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Pawel Brodzinski on Software Project Management

The Ultimate Competence Test versus Deming


My recent post on verifying competence triggered some reactions, one of them being specifically interesting. Bob Marshall pointed that my idea of competence test isn’t congruent with Deming’s teachings, namely 95/5 rule.

Deming says that 95% of performance is attributable to the system and only remaining 5% can be attributed to individuals. Does it render the question “Would you hire a discussed person to your own dream company to work in the same role?” irrelevant?

I don’t think so. The question isn’t really a very generic one and there are a few assumptions made already before you ask it.

  • You have control over the system. Actually the question is about your own company, which means it isn’t some hypothetical organization or random system. We’re discussing the organization you’d like to have. The best possible one you can think of. Besides, you will have a chance to improve the system too.
  • The system is the same for everyone. We don’t discuss best possible performance in the world (whatever that would mean) but performance of different individuals within the same system, namely your company. This means the only differentiators which come into play are individual traits and individual performance.
  • We compare similar systems. Even though we have in mind our dream company we shouldn’t assume it would automatically be top-performing system. If we worked whole professional life in average systems what we are likely to achieve is slightly-above-average system. The change between two organizations (current workplace and our company) won’t be as dramatic. Theoretically it is of course possible, but not likely.

Besides, what we look for in the competence test isn’t aimed at finding the best performing work environment. It is aimed at finding the right people. Of course I silently assume you won’t hire wrong people to do wrong jobs. I would probably hire none of great developers I know if I started a restaurant.

If I’m not clear enough let’s go through an example. There is Mark the Coder who works for yet another average software shop. Mark the Coder stands out, at least at his current organization. Now let’s hire Mark in another average software shop. Would he still stand out? Pretty likely.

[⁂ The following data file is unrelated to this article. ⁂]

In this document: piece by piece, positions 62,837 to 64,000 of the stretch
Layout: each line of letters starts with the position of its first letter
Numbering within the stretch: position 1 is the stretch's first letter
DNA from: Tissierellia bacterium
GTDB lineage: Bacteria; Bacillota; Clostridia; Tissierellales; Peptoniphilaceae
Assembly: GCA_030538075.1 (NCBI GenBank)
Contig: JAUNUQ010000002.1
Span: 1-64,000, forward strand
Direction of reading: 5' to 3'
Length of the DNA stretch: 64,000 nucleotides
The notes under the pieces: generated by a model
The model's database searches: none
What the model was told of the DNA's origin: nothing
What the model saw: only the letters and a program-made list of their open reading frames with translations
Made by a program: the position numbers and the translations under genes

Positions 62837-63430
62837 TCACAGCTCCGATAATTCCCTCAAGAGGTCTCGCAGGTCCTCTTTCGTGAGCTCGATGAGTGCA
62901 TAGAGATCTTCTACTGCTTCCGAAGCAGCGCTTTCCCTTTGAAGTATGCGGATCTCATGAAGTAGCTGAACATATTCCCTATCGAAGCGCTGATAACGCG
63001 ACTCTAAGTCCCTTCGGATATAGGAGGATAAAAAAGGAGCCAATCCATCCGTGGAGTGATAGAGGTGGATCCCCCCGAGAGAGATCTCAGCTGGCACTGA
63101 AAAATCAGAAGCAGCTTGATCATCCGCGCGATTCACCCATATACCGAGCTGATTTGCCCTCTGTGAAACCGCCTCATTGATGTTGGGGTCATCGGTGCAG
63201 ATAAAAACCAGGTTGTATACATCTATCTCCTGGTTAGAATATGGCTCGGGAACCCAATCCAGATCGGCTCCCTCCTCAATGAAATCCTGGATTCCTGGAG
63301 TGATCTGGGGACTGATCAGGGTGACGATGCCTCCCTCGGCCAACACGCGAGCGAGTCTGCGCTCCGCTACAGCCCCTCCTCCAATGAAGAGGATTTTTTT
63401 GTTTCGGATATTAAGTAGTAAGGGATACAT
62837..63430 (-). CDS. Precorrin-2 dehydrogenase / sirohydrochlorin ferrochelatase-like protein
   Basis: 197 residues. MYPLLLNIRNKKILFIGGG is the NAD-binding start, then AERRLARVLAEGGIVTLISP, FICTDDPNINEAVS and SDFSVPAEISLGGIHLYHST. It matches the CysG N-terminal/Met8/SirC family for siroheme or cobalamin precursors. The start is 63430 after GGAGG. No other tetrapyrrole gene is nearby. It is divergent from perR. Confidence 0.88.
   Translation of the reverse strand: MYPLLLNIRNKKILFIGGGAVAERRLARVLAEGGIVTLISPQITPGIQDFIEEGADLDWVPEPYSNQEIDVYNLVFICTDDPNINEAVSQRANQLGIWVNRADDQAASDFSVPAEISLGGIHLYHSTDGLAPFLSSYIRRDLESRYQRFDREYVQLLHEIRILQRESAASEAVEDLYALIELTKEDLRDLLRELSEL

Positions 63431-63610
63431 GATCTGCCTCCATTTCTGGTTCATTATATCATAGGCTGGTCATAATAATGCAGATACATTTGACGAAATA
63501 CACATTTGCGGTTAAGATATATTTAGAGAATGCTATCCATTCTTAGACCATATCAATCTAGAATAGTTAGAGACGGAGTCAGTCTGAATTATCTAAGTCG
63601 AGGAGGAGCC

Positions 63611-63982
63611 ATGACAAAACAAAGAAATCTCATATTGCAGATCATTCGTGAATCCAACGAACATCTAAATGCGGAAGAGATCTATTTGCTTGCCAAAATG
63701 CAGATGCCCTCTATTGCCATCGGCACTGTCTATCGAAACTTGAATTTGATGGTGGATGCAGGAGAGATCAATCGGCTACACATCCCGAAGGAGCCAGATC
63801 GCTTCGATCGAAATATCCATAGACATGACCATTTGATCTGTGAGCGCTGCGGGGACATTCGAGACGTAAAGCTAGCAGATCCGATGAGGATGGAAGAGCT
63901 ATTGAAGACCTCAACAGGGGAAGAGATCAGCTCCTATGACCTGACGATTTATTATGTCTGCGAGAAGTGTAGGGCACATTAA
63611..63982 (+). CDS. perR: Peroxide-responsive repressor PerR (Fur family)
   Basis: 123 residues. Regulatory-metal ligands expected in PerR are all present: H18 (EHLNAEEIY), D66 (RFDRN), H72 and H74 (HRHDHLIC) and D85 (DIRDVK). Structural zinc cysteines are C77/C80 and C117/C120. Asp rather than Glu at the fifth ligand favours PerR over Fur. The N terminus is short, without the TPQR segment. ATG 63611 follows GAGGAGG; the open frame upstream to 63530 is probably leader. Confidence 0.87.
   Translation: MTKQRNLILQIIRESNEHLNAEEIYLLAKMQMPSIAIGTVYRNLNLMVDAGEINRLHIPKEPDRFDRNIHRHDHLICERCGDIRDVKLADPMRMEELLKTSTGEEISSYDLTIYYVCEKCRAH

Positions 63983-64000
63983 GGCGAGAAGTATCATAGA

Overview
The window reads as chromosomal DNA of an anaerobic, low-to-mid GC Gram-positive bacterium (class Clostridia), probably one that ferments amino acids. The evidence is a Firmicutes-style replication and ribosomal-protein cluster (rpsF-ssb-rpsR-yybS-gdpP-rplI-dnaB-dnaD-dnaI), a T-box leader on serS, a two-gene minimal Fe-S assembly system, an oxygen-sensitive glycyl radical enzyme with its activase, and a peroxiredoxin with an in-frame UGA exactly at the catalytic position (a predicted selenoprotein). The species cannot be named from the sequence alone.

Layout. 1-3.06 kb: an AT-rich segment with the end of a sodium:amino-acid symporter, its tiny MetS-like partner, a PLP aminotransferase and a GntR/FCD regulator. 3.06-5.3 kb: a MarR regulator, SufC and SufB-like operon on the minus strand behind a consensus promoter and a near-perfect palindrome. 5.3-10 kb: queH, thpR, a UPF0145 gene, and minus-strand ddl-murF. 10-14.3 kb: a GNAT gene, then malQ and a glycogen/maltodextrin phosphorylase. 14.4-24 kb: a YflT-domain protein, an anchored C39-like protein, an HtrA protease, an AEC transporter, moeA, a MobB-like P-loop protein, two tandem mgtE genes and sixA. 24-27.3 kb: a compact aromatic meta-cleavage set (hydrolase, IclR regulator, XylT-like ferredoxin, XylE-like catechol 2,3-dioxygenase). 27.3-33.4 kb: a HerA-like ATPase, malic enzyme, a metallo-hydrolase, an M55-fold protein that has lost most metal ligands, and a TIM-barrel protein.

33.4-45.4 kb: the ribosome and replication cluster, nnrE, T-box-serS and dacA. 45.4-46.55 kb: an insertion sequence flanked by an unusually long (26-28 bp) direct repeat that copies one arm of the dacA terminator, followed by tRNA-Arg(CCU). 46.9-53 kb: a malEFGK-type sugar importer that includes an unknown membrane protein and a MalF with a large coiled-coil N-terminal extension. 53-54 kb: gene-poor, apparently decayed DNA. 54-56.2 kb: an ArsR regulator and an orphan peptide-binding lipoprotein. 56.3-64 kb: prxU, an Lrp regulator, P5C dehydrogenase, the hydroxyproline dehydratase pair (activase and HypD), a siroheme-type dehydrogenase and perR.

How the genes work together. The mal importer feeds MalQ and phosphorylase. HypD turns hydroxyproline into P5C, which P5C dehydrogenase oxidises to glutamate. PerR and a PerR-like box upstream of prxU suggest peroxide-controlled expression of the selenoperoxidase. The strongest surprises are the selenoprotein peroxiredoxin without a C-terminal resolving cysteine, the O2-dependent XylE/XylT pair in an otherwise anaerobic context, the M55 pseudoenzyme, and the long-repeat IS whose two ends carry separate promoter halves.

OK, so now hire Mark in low-performing company. His personal traits which made him shine in the original organization will play even more important role as the background is worse. Would he still stand out? Yes. Would he perform better than in original situation? Rather not. Actually relatively he should perform worse, but he would still be considered as great performer in his new environment.

What happens if we hire Mark in high performing organization then? He will likely perform better, as the system itself performs better, but it isn’t so obvious whether he will still be considered as one of top performers. Why? First, high-performing organization is a competitive background for personal traits and second, high-performing organizations tend to draw many top performers making it more difficult to stand out. Either way Mark the Coder should cope with the new situation, even if he loses the guru plaque.

I know that what we really consider asking the question “Would you hire that person in your own organization?” is the last scenario, which is also the one with least obvious outcome. However if someone has a chance to become a top performer in the new high-performing system it is likely the one who was already among top performers in the old organization, thus Mark the Coder serves as a good candidate here.

So no, I don’t find the ultimate competence test conflicting with Deming’s teaching. Do you?

in: team management

2 comments… add one

  • Erik Eckhardt August 9, 2010, 10:52 am

    >>This means the only differentiators which come into play are individual traits and individual performance.

    This is true up to a certain point, but keep in mind that the individual traits affecting a person’s performance aren’t just his own but also the traits of those around him. A person who might be a superstar in a different environment could have a boss who ruins it for him, turning his rating into “mixed bag.”

    Of course you’re aware of this dynamic as you used the word “toxic” which implies exactly what the danger is: toxic people poison others around them.

    There’s a story of two competing musicians who each played a solo (with different instruments). The judges could not decide who was better, so they had the musicians play together. Their duet clearly highlighted the beauty and skill of one musician, and so the judges awarded the prize to the other musician—it was the addition of his instrument that made the other’s music so beautiful.

    If an employee is playing a duet with someone and not looking so good, look at both players before deciding what the actual problem is…

  • Pawel Brodzinski August 9, 2010, 12:07 pm


    You point an important thing – I omitted, partially on purpose, dynamics of the team. Actually adding it to equation would make any comparison impossible as you can’t predict every conflict between any two people in the team.

    And yes, team dynamics is a part of the system so this may be treated as an argument against my point above. However ruling out toxic people, and as you point we rule them out using proposed criteria, should reduce conflict volume to a healthy level. In this case its impact on overall performance will be limited.

    Anyway, thanks for pointing this one out.

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